3. Minimising Risk
The service must have systems and processes that enables it to identify and assess risks to the health, safety and / or welfare of service users, and have processes to minimise the likelihood of risks and to minimise the impact of risks on them.
Where risks are identified, it must introduce measures to reduce or remove the risks within a timescale that reflects the level of risk and impact on service users. Risks to the health, safety and / or welfare of service users must be escalated within the organisation or to a relevant external body as appropriate. Identified risks to service users and others (such as staff, visitors, tradespeople or volunteers) must be continually monitored and appropriate action taken where a risk has increased.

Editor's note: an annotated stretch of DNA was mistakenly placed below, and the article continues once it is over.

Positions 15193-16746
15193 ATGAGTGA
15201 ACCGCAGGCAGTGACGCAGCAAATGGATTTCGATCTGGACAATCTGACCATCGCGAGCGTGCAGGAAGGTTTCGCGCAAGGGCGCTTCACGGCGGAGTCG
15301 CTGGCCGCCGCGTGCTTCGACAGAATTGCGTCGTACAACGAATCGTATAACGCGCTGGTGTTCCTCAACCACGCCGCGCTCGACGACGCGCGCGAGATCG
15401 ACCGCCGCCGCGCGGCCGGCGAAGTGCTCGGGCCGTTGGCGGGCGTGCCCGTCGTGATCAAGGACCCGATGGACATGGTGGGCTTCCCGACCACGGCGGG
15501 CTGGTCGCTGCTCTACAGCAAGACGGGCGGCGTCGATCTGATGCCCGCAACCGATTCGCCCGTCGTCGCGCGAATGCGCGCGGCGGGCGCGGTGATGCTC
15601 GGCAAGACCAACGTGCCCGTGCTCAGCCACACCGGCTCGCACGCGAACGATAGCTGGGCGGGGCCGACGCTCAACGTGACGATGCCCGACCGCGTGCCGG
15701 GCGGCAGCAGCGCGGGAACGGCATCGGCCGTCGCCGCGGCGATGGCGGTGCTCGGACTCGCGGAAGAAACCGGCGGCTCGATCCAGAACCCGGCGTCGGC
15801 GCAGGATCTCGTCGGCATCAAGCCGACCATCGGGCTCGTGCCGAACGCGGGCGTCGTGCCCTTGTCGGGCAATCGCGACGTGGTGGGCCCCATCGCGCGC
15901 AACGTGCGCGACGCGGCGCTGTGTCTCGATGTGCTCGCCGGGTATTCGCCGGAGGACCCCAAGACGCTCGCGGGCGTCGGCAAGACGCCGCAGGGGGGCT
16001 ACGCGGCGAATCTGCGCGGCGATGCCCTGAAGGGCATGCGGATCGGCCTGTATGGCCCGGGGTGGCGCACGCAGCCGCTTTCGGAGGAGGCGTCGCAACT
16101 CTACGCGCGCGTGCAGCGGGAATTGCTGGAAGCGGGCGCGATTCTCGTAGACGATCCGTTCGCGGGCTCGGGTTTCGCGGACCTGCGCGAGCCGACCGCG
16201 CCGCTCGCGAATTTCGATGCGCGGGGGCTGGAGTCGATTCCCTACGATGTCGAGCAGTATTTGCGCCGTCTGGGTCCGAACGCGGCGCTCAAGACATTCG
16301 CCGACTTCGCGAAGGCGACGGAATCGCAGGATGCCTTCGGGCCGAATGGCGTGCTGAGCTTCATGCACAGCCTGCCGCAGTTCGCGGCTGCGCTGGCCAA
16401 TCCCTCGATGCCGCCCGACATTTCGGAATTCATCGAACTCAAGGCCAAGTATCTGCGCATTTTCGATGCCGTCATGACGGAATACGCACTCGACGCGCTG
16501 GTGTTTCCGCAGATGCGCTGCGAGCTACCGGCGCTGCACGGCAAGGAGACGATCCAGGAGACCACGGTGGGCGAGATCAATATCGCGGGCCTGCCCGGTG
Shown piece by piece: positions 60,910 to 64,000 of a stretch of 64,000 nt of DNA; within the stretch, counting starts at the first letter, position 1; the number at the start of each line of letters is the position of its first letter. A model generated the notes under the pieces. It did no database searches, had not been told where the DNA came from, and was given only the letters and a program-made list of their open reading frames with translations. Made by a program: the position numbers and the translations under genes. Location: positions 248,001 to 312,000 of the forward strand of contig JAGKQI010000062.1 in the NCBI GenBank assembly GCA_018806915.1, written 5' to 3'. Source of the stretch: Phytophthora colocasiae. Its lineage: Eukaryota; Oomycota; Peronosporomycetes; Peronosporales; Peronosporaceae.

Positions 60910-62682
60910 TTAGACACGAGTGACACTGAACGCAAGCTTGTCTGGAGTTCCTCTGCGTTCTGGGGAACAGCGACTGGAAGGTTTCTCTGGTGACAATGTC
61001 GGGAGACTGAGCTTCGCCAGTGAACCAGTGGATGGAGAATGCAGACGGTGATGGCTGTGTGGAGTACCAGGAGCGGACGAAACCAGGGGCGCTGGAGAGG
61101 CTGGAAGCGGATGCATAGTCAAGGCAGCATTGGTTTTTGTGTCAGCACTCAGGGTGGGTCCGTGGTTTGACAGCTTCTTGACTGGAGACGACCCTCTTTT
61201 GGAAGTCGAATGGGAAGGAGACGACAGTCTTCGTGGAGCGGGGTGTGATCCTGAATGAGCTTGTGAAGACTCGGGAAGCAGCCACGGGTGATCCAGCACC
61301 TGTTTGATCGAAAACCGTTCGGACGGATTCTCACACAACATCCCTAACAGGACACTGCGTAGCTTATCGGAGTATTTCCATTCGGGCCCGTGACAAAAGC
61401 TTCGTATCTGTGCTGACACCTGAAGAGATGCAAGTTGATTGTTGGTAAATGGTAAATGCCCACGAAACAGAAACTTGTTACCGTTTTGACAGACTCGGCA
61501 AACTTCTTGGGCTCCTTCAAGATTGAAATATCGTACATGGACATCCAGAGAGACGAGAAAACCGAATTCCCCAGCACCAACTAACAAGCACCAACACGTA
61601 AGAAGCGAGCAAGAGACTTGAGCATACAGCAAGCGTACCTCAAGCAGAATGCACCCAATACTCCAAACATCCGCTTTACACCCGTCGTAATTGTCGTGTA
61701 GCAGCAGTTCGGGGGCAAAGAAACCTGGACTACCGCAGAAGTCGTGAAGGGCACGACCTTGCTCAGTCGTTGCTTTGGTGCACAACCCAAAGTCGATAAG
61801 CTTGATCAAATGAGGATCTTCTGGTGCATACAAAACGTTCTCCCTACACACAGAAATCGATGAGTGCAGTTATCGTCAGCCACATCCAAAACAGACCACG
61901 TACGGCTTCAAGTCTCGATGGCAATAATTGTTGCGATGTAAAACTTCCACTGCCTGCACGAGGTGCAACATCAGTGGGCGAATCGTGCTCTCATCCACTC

See also Record Keeping.
Records relating to the care and treatment of each person using the service must be kept and be fit for purpose.
Records relating to the management of regulated activities includes anything relevant to the planning and delivery of care and treatment. It may include governance arrangements such as policies and procedures, service and maintenance records, audits and reviews, purchasing, action plans in response to risk and incidents.
Records relating to staff and volunteers and the management of regulated activities must be created, amended, stored and destroyed in accordance with current legislation and guidance.